To fully capture the awe of inhabiting a geodesic dome for a few days, a little history of these futuristic-looking spherical structures helps. Consisting of interlocking triangular skeletal struts supported by (often transparent) light walls, geodesic domes were developed in the 20th century by American engineer and architect R. Buckminster Fuller, and were used for arenas. Smaller incarnations have evolved into a ‘future-proof’ form of modern housing: domes are able to withstand harsh elements due to the stability provided by the durable materials of their construction and their large surface area to volume ratio (which helps minimize wind impact and prevents the structure from collapsing). As housing, they’re also hugely energy efficient – their curved shape helps to conserve heat and reduce energy costs, making them less susceptible to temperature changes outside. The ample light let in by their panels further reduces the need for artificial power.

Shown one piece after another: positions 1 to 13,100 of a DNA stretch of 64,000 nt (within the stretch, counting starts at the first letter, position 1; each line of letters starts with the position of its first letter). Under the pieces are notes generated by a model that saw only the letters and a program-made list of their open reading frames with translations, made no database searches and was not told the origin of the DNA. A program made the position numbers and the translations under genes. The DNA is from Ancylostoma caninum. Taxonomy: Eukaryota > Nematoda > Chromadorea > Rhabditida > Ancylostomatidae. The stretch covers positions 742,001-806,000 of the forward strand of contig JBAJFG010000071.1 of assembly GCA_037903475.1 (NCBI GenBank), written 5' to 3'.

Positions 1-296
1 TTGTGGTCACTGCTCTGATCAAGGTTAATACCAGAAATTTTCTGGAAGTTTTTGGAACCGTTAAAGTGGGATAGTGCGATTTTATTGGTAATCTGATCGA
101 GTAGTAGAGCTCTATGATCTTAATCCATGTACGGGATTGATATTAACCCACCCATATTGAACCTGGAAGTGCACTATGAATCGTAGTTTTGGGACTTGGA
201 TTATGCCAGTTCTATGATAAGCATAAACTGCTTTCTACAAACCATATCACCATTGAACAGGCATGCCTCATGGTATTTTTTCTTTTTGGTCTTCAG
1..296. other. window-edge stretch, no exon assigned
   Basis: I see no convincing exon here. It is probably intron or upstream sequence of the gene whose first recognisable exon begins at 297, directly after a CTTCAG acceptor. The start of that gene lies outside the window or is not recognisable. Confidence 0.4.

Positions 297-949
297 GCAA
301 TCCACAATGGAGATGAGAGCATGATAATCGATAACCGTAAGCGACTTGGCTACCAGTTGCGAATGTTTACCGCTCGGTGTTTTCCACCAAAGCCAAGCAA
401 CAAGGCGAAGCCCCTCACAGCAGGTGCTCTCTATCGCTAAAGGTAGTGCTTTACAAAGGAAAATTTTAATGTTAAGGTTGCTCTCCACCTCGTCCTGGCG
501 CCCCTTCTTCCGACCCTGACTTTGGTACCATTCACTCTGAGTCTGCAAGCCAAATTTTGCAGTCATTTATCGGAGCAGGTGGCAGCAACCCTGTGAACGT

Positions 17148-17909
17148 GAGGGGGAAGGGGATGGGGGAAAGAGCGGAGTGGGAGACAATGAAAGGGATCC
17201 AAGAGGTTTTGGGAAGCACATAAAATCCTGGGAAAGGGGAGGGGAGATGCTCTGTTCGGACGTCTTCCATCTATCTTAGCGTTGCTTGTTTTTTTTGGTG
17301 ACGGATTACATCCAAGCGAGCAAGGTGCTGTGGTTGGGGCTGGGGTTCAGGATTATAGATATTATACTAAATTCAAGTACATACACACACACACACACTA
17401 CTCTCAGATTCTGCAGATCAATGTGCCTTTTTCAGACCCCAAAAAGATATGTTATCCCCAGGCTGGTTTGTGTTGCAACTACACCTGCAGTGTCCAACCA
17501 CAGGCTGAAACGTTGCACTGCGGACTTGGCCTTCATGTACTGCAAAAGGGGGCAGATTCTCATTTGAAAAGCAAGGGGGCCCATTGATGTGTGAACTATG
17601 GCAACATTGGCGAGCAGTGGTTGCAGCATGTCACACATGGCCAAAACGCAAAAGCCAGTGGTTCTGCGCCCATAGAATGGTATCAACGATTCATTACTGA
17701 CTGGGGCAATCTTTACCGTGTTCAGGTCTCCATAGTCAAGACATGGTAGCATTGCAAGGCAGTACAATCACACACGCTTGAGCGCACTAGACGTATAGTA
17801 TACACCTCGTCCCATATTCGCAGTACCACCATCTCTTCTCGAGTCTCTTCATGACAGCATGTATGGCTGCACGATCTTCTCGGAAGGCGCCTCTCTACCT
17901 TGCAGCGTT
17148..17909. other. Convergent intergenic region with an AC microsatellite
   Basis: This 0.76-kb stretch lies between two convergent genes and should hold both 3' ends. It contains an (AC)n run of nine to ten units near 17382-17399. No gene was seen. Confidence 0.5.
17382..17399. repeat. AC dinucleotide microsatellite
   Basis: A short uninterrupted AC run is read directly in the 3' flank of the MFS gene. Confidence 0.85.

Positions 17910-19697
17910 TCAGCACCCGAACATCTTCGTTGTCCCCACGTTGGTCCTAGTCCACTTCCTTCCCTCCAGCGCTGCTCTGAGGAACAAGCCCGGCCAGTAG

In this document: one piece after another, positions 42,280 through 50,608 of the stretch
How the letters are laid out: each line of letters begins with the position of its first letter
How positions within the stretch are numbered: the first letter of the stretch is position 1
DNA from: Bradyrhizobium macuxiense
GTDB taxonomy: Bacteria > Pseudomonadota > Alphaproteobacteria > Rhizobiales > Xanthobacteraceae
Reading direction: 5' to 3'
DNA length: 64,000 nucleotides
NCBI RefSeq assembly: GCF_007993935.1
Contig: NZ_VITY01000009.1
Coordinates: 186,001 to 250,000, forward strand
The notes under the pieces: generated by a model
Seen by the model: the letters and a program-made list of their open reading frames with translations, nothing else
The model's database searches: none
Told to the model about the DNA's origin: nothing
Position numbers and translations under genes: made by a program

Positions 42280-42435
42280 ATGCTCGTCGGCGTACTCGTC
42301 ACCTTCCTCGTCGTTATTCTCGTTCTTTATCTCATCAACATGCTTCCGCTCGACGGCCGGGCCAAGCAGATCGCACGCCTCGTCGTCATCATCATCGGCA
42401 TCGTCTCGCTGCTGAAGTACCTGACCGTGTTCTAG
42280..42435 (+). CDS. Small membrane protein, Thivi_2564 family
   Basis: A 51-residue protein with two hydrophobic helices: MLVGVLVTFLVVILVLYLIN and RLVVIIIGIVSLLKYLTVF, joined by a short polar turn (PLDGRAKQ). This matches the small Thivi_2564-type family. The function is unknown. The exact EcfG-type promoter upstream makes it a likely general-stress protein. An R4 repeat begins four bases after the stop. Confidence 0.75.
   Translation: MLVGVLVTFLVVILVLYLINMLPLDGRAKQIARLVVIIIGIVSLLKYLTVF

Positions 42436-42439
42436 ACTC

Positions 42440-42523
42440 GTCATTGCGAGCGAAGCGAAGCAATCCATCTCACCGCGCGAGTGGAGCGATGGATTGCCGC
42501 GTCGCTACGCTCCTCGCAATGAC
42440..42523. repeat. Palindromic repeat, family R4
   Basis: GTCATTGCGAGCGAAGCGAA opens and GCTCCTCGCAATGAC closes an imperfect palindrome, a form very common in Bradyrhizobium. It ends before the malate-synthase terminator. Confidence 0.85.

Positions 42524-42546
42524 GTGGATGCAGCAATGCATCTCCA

Due to their low environmental impact, they’re an ideal sustainable travel choice. Of course, Tom’s Creek Nature Domes’ owner-operators, Cardia and Lee Forsyth, know all this, which is why they have set up their one-of-a-kind Nature Domes experience for the modern traveller. It’s also no surprise to learn that owner Lee is an electrical engineer—experienced in renewable energy—and that he designed the whole set-up. As well as the off-grid power supply, rainwater tanks are used, and the outdoor hot tub is heated by a wood fire—your campfire heats up your tub water via a large metal coil. Like most places in regional Australia, the nights get cold – but rather than blast a heater, the Domes provide you with hot water bottles, warm blankets, lush robes and heavy curtains to ward off the chill.

nature domes port macquarie
Photo: Nature Domes